Oklahoma’s earthquake surge and possible links to oil and gas activity have been studied in scientific papers, discussed at heated town-hall meetings and explored regulatory hearings.
The quakes are now triggering some rumblings at the state Capitol.
About 4,000 earthquakes have shaken Oklahoma this year, data from the Oklahoma Geological Survey show. Most of the quakes have been small — roughly 10 percent were 3.0-magnitude or greater, the threshold at which seismologists say the temblors are likely perceivable.
But two-dozen magnitude-4.0 or greater quakes have been recorded in Logan, Garfield, Grant, Logan, Oklahoma and Payne counties. While still classified as “light”earthquakes by seismologists, the temblors nonetheless touched off a frenzy of concern from everyday Oklahomans.
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A half-dozen peer-reviewed scientific papers have linked Oklahoma’s earthquake surge to so-called injection or disposal wells — a type of well into which the oil and gas industry pumps waste fluid from drilling and hydraulic fracturing, or “fracking.” Many state lawmakers and oil and gas regulators, however, have been less conclusive about the link.
'A lot of speculation'
In her opening remarks at the Governor’s Energy Conference in September, Gov. Mary Fallin announced the creation of the Coordinating Council on Seismic Activity, a committee charged with coordinating a response from industry, academics and state agencies.
“One in four jobs in the State of Oklahoma is related to the energy sector,” Fallin told StateImpact in an interview at the conference. ”We think it’s our duty and responsibility to get accurate information that’s based on science, not speculation, because there’s a lot of speculation out there.”
Fallin tapped Michael Teague, the state’s Secretary of Energy and Environment, to lead the group.
The council’s first meeting was held Oct. 6. Staff from the the Corporation Commission, the Governor’s office, Oklahoma Energy Resources Board and state Geological Survey attended, along with representatives from oil and gas industry groups. The press and public were not invited, however.
“Everyone recognizes there’s been this huge upswing in the number of quakes, and the number of larger quakes, too,” Teague told StateImpact in an interview after the council’s first meeting. “There’s a lot of work being done, but it’s not synchronized very well.
Teague thinks some of Oklahoma earthquakes are likely being triggered by disposal wells, but he’s not sure how widespread the phenomenon is. But Teague is skeptical of recent research, published in July in the journal Science, that suggests disposal wells could trigger quakes a lot farther away than previously thought.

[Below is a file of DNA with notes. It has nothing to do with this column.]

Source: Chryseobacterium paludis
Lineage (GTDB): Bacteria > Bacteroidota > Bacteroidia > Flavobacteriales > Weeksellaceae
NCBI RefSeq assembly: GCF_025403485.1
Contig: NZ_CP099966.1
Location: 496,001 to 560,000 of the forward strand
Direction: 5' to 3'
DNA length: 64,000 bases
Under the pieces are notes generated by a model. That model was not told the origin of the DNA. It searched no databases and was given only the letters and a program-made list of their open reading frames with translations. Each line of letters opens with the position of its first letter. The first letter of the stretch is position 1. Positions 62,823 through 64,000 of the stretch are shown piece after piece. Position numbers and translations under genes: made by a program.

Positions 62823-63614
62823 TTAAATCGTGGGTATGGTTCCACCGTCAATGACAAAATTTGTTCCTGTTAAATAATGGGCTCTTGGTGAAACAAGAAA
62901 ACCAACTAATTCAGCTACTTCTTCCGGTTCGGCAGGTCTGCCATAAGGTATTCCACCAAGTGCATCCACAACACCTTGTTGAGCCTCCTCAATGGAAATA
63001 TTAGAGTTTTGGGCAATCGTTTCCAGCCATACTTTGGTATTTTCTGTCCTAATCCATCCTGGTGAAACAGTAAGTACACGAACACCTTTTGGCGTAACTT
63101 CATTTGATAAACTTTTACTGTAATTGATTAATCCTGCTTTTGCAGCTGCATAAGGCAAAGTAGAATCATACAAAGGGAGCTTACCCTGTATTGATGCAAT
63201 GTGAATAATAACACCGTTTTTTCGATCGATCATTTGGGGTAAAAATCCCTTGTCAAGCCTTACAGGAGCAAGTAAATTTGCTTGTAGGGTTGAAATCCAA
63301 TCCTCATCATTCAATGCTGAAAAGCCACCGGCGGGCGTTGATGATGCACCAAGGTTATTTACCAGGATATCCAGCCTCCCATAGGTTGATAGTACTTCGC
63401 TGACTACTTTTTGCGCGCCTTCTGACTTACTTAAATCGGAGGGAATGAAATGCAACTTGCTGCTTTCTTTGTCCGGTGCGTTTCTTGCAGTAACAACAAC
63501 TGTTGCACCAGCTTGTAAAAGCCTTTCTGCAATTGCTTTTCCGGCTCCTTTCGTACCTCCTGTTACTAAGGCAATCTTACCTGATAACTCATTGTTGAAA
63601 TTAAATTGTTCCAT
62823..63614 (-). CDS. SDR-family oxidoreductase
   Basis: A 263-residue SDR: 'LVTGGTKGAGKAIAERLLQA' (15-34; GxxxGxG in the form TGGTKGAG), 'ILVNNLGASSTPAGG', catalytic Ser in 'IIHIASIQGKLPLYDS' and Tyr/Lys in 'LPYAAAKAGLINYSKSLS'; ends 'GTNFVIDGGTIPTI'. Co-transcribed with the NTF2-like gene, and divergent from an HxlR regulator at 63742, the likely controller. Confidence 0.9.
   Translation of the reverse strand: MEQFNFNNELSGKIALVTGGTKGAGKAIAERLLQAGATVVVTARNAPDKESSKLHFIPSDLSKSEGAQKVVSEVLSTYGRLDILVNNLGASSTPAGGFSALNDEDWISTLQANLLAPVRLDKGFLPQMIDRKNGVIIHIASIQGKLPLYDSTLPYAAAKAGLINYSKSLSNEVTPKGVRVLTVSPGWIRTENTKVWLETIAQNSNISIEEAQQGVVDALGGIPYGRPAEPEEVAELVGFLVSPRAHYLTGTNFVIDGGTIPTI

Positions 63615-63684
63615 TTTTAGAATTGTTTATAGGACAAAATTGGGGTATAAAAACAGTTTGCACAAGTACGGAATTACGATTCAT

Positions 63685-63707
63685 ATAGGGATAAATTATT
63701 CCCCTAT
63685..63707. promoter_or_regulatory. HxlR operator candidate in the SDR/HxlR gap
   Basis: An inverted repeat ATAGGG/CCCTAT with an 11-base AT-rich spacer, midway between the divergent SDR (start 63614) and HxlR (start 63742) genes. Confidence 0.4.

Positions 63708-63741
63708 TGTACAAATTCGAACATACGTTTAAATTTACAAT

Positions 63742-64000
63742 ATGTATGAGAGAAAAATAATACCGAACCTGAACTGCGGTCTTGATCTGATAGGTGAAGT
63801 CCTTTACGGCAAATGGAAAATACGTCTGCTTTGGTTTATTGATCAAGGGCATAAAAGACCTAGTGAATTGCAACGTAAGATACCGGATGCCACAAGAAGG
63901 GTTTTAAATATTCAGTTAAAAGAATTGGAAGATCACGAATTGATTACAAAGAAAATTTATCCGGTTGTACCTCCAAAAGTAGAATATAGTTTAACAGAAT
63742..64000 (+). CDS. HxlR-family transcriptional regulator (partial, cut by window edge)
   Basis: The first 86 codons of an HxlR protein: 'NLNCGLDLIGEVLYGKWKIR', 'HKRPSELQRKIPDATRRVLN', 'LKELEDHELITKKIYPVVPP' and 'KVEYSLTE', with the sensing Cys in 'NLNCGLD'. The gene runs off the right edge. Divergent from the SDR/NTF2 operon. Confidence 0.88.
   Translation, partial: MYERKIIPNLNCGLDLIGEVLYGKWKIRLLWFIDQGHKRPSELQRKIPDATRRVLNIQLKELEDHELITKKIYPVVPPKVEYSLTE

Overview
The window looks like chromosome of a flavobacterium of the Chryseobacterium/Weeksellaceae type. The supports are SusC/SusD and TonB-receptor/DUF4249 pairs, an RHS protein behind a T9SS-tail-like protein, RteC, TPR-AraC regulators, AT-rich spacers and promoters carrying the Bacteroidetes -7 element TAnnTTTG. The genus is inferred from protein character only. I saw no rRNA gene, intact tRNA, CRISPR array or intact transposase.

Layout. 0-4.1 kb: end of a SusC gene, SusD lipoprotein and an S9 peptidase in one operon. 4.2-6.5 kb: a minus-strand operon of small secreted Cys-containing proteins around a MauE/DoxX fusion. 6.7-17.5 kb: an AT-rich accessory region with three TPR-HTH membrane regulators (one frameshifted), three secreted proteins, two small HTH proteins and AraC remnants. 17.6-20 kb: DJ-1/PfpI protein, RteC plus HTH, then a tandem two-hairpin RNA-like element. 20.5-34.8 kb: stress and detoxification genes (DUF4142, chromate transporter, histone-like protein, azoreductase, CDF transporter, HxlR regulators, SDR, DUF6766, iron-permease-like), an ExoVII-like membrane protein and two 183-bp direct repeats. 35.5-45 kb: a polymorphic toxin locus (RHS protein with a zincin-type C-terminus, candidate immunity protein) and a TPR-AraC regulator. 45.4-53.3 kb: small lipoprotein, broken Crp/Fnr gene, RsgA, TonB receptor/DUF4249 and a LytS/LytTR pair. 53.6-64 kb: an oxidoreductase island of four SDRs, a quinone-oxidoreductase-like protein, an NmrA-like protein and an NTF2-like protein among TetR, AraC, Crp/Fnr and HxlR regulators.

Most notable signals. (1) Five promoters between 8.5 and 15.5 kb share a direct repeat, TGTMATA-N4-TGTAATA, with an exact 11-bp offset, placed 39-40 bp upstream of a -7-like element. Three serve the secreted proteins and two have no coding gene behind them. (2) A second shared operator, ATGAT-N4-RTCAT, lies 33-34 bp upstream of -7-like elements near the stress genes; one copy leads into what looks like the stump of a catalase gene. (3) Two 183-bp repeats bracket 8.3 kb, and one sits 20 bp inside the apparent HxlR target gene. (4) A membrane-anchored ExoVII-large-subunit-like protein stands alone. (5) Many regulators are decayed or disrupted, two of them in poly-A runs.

“Some of the recent studies have drawn that distance a long way,” he said. “In my civil engineer brain, I don’t know if I can make that kind of connection.”
Fill in the gaps
Teague said the first earthquake council meeting was largely organizational, but there was some technical discussion, like what kind of format and system the energy industry, seismologists and regulators can use to record and share disposal well data.
In September 2014, new Corporation Commission rules imposing stricter monitoring requirements for disposal well operators went into effect. Teague said energy companies are cooperating, and are sharing a lot of information — including valuable, closely held and proprietary data on underground formations — with researchers and state officials. But analysis has been stymied by the lack of a standardized system and format to collect and share the information, Teague said.
“Those are exactly the kind of gaps we hope this council can work to help fill in,” Teague said.
The committee also discussed ways to better communicate with the public about earthquake hazards, Teague said.
The earthquake council can’t write rules and doesn’t have any real authority, and its formation wasn’t accompanied by any executive order or formal declaration of responsibilities or oversight. And Teague is not planning on preparing a report or making any policy recommendations, he said.
The council is toothless, but Teague says it’s not useless.
“People in Oklahoma need to be comfortable that their state government is responding, is doing something,” he said. “And that’s not just PR.”
Some earthquake and energy industry scrutiny is likely to continue at the state capitol. On Oct. 28, lawmakers will convene at the capitol for a legislative study led by state Rep. Jason Murphey, R-Guthrie, which will examine the earthquakes and state disposal well rules.
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